Are You Selling What Your Clients Want?

In my Design and Refine Program, the very first topic I tackle with studio owners is defining what it is that they sell. No two answers are ever the same, and often, the answer is not as you would expect.

When writing copy for marketing, advertising, and promotions, business owners often list the attributes of their offering. That is what they do, or make for clients, and they do this from their own personal perspective.

This is good, but it only gets you so far. Sometimes, business owners can miss the mark and fail to highlight the real value of what they do.

Understanding what is behind a sale takes your business a whole other level. Understanding what clients truly get out of your product or service is very powerful.

If you are prepared to do some soul-searching and to challenge yourself, you will uncover some truly eye-opening insights into your own business.

  Photo by Rafal Olkis/iStock / Getty Images

Imagine you own a bike shop (perhaps you do!). How would you go about marketing your business? Would you start by listing the brands of bike you have in your store, the types of bike you sell, the size of your store, the location of your store? Probably. These are all important, but the don’t speak to the heart of why your clients come to you.

What if, in addition, you focused on the feeling that a short or a long bike ride gives, of satisfaction, freedom or accomplishment. The improvement in fitness or the money saved on commuting. How about if you described the way it feels to ride a bike; the breeze against your face, the thrill of speed or the relaxing motion of pushing the pedals. The joy of riding alongside friends and discovering new routes, of climbing that hill and coming down the other side. What would that spark in your clients?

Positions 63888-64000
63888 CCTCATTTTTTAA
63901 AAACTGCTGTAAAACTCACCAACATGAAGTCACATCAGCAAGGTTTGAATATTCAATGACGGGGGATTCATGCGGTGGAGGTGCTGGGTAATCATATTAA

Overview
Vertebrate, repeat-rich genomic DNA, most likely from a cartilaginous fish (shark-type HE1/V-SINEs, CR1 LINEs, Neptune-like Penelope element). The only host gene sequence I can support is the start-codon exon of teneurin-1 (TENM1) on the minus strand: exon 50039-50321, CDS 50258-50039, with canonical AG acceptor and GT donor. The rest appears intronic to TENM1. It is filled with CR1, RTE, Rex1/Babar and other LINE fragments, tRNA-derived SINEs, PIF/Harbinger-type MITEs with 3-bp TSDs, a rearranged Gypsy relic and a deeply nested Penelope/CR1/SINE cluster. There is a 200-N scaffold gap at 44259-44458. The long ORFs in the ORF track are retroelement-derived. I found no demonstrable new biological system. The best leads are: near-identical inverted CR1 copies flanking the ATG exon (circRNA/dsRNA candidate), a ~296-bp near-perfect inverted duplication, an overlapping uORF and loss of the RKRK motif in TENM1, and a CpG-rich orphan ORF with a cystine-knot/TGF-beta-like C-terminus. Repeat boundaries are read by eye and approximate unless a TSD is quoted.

In fitness, the reason clients come and continue to come back is not necessarily because of the obvious reasons. There are many, many more reasons. In boutique fitness particularly, the success of your business comes down to the way you make your clients feel while they are in your studio and the way your workout makes them feel (and look) when they are outside of your studio.

Focusing on the meaningful and personal benefits of your service is powerful for your business.

How can you do this?

  1. Ask questions. Have a list of questions that trigger your clients to share with you why they visit. Listen carefully to their answers and ask more follow-up questions to learn the root of their need.
  2. Observe. Watch and see how your clients interact with your business. Watch them as they consider buying from you,

No matter what you sell, it’s important to understand what drives clients to seek your services and ultimately what they get out of it. Don’t assume you already know. Not only can this help you tailor your marketing to express how you truly help them and appeal to more clients.

You will likely discover opportunities for you to do it better, and you will carve a niche for yourself in the process.

Good luck!